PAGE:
ActiveVideo Networks filed for an injunction Friday against Verizon Communications, seeking a ruling barring the telco's FiOS TV service from infringing its patents after ActiveVideo won a jury decision last week in its litigation against Verizon.
ActiveVideo filed the motion in U.S. District Court for the Eastern District of Virginia. Verizon spokesman Ed McFadden said, "There is no basis for an injunction."
ActiveVideo's largest customer is Cablevision Systems, which has also been engaged in a patent dispute with Verizon. The vendor announced its intention to seek an injunction last week after a jury in the U.S. District Court for the Eastern District of Virginia awarded ActiveVideo $115 million after finding Verizon's deployment of FiOS TV violated four of the five patents asserted by ActiveVideo in its suit filed in May 2010.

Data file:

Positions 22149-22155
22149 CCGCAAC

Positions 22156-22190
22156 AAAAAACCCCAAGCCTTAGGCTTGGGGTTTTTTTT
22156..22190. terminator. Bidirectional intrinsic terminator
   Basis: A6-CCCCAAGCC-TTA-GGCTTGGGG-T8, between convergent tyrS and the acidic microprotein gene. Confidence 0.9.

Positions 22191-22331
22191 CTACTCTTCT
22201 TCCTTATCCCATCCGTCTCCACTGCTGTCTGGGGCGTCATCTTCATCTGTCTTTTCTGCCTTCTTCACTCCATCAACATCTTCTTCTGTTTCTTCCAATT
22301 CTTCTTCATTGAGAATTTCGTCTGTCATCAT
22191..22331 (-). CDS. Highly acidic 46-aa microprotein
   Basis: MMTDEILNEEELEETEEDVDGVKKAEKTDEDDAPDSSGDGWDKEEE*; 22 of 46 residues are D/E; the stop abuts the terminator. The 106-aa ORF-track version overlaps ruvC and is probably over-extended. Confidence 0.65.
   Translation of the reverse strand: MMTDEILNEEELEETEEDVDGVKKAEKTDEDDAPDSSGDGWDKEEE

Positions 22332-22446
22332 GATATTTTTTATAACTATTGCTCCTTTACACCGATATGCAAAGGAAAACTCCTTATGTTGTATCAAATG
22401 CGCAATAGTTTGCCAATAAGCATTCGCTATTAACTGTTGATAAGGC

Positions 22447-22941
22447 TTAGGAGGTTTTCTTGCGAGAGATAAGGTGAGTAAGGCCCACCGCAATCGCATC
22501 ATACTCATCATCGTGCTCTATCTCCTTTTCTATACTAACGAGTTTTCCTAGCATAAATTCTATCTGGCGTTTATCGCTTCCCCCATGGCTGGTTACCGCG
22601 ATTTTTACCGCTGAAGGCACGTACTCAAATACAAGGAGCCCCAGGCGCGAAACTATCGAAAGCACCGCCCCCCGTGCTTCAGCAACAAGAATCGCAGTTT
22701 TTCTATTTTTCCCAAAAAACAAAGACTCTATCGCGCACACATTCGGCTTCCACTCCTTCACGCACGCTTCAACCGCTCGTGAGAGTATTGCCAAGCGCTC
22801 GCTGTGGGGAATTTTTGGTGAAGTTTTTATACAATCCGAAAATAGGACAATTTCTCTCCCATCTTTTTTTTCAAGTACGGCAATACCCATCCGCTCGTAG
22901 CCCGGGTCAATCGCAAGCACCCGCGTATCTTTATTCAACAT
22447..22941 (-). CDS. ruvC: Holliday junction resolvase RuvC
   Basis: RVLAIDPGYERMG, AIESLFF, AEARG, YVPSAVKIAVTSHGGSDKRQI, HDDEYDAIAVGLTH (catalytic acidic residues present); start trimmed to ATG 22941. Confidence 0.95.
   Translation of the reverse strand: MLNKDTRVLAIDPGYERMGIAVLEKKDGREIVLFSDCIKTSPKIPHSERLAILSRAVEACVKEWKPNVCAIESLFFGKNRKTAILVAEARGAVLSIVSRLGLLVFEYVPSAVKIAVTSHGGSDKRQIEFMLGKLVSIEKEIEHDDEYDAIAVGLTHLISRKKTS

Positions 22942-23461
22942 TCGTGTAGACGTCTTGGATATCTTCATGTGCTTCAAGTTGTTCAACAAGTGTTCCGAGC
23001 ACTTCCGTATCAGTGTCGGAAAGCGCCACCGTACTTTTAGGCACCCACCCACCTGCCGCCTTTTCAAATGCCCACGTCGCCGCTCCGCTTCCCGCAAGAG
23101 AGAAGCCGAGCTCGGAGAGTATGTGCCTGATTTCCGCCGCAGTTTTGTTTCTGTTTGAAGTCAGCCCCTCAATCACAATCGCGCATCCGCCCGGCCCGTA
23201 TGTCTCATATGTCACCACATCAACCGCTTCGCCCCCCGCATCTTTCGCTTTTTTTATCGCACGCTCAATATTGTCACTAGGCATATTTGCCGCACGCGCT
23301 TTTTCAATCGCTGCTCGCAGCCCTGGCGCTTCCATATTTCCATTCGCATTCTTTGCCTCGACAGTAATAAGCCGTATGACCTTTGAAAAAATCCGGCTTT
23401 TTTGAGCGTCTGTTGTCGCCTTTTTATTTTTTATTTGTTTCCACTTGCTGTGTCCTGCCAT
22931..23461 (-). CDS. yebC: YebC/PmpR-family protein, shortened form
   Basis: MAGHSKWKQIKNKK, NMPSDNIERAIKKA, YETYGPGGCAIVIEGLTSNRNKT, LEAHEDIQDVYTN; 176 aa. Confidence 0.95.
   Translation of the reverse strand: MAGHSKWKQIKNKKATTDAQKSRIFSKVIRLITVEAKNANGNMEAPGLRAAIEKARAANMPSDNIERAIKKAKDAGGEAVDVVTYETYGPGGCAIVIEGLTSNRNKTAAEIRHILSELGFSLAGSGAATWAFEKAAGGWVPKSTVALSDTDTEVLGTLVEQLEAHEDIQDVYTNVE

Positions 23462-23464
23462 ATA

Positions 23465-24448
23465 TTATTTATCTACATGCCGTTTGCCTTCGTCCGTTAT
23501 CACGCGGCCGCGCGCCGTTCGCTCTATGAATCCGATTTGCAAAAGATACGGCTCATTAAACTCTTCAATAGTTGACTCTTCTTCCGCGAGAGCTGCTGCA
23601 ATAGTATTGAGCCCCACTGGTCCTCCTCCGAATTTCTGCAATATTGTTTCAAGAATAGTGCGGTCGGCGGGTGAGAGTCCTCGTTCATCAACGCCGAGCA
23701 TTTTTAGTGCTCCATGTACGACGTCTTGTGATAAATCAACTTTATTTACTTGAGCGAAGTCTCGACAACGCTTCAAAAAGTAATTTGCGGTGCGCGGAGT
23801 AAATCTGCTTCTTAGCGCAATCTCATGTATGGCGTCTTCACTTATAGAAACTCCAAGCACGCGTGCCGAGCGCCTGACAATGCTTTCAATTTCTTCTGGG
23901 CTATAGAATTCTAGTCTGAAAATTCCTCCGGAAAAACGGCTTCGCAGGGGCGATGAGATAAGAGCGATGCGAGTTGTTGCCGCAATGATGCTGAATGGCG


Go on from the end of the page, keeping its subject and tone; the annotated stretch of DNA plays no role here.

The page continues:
"The decision of the court to uphold our intellectual property rights was very clear," ActiveVideo president and CEO Jeff Miller said in a statement. "We insist that Verizon immediately cease its unlawful use of the patented technology developed by the employees and investors of ActiveVideo Networks."
Verizon previously said it will appeal the jury decision.
The four ActiveVideo patents that Verizon was found to have violated are: U.S. Patent No. 6,034,678, "Cable Television System With Remote Interactive Processor"; 5,550,578, "Interactive And Conventional Television Information System"; 6,100,883, "Home Interface Controller for Providing Interactive Cable Television"; and 6,205,582, "Interactive Cable Television System With Frame Server."
In May, a judge for the Virginia federal district court ruled that two of Verizon's patents asserted in a counterclaim against ActiveVideo were invalid. In a separate action against Cablevision, Verizon had asserted the cable operator infringed one of those patents, U.S. Patent No. 6,381,748 ("Apparatus and methods for network access using a set top box and television").
Last month the U.S. International Trade Commission declined to review an administrative law judge's ruling that Cablevision did infringe the '748 but did not violate four other Verizon patents related to set-top boxes.